USC: Cody Kessler

The skinny: If he opts to return for his senior season, Kessler will be an All-American candidate after throwing for 36 TDs with just four interceptions and ranking sixth in the nation in QBR. If there is one criticism of Kessler, it is that he feasted on inferior foes, but didn't turn in an A-list performance against ranked teams, most notably an ineffective showing against UCLA. He should greatly benefit from the maturation of a number of young but talented players forced into action this fall, most notably on the offensive line.

Utah: Travis Wilson

The skinny: This might be the Pac-12's most interesting quarterback situation. Wilson is set to become a four-year starter, but he also might not return to the Utes for his final season. That's because coaches might want to go with Kendal Thompson, who briefly replaced Wilson in the starting lineup before getting hurt. If that's the case, Wilson can transfer with no penalty, because he is set to graduate in 2015. Utah looks like it's going to be stacked on both sides of the ball next fall -- 16 other position-player starters are set to return -- but quarterback remains the issue, as it has since Utah joined the Pac-12.

Washington: Cyler Miles

The skinny: Miles also could face a challenge for his starting spot, though the rising junior also flashed ability at times while doing a good job of protecting the football -- see just three interceptions -- and played better the second half of the season. And who might provide a legitimate challenge, as no other quarterback on the roster appears capable of unseating him. It will be interesting to see how quickly touted incoming freshman Jake Browning picks things up this spring.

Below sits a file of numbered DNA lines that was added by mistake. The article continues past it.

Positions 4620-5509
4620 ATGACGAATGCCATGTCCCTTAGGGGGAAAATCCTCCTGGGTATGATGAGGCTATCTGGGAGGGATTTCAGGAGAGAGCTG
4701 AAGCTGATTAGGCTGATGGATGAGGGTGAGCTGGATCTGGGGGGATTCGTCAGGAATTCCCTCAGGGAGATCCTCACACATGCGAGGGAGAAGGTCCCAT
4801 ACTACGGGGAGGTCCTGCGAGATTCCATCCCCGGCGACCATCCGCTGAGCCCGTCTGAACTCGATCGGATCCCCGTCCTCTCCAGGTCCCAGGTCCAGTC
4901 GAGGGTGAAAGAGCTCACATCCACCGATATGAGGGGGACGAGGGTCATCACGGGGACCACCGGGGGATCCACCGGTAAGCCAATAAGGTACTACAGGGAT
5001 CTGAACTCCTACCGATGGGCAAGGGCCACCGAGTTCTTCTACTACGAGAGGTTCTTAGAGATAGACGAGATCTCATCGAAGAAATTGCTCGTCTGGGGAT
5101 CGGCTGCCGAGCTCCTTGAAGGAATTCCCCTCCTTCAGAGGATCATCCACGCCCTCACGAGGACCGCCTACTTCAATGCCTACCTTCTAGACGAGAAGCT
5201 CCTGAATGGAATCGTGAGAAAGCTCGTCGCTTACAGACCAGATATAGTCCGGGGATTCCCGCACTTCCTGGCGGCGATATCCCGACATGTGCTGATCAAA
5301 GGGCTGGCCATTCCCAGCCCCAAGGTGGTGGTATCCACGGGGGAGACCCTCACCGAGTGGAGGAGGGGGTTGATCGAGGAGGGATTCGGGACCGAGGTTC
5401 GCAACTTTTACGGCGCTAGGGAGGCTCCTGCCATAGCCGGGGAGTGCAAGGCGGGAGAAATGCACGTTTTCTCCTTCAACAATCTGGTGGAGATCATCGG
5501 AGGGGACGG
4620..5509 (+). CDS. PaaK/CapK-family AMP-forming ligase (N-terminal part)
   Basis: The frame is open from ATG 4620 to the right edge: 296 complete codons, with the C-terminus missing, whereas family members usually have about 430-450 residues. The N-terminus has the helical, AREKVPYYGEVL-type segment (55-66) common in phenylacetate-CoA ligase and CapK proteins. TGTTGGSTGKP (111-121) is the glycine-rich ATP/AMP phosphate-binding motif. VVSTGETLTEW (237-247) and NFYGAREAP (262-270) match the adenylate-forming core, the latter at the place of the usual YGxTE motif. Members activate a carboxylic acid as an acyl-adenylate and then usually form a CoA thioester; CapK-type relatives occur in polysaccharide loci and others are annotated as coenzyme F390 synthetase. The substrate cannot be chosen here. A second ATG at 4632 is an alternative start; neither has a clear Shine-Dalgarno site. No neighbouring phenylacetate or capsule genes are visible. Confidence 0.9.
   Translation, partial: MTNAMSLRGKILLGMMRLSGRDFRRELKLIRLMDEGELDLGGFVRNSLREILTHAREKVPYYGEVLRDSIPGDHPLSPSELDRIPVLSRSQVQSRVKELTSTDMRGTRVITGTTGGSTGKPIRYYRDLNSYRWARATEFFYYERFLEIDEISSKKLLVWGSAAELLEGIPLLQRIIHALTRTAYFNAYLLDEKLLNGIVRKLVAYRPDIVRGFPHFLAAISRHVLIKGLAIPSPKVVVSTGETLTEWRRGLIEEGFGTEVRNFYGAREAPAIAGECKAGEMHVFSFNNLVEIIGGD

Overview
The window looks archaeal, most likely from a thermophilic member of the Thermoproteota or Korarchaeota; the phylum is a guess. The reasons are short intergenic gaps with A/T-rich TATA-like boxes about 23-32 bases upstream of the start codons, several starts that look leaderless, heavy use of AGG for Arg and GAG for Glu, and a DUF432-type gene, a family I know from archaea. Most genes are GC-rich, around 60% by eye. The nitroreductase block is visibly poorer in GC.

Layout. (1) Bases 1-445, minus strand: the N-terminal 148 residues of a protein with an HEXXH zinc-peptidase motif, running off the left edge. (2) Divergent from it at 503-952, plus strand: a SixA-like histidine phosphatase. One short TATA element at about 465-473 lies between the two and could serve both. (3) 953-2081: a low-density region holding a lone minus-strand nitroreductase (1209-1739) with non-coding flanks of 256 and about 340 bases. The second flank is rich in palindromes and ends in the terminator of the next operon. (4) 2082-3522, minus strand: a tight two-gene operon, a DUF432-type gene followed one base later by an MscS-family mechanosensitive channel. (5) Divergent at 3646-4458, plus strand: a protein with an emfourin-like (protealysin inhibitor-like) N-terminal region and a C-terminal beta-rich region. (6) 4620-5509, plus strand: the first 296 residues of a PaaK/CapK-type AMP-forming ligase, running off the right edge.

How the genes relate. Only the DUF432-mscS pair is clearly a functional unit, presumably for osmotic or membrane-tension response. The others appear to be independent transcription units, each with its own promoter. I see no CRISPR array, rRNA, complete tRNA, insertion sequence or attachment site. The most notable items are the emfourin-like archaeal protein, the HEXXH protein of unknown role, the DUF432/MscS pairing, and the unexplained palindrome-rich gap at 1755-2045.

2015 COMPETITIONS*

Arizona State: Mike Bercovici, Sr; Manny Wilkins, RFr; Coltin Gerhart, RFr.; Brady White, Fr.; Bryce Perkins, Fr.

The skinny: Bercovici is more certain here than a couple of the conference's returning starters. He gained valuable experience this season replacing an injured Kelly, throwing 12 TDs with four interceptions, and flashed plenty of potential, including A-list arm strength. Though the Sun Devils have stocked up on young quarterbacks, including a pair of touted incoming freshmen, Bercovici is almost a certainty here.

Oregon: Jeff Lockie, Jr.; Ty Griffin, RSo.; Taylor Alie, RSo.; Morgan Mahalak, RFr., Travis Waller, Fr

The skinny: Lockie was Mariota's backup this season and has thrown 30 passes in his career -- one TD! -- which means he will have more experience than Mariota did when he took over as a redshirt freshman. It also was a strong indicator of a pecking order when Jake Rodrigues and Damion Hobbs opted to transfer after spring practices, as they were both behind Lockie. Both Alie and Mahalak, however, have skills, and Waller is expect to be around this spring to join the fray. And perhaps there will be a wild-card transfer?

Oregon State: Luke Del Rio, So.; Brent VanderVeen, Jr., Nick Mitchell, RFr.; Marcus McMaryion, RFr., Kyle Kempt, RSo.

The skinny: This one is wide open. Not only is there no clear leader, but you also have a new coaching staff under Gary Andersen with new schemes. VanderVeen started the season as Sean Mannion's backup, but Del Rio took over that spot about three game into the season. He threw 18 passes in mop-up duty, making him the only Beavers quarterback with any game experience. Might Andersen try to lure away Austin Kafentzis, a four-star quarterack from Sandy, Utah, from his commitment to Wisconsin, where Kafentzis originally planned to enroll early to play for Andersen? And what about James Pensyl, a 6-foot-7 hurler from Land O'Lakes, Florida, who committed to Mike Riley?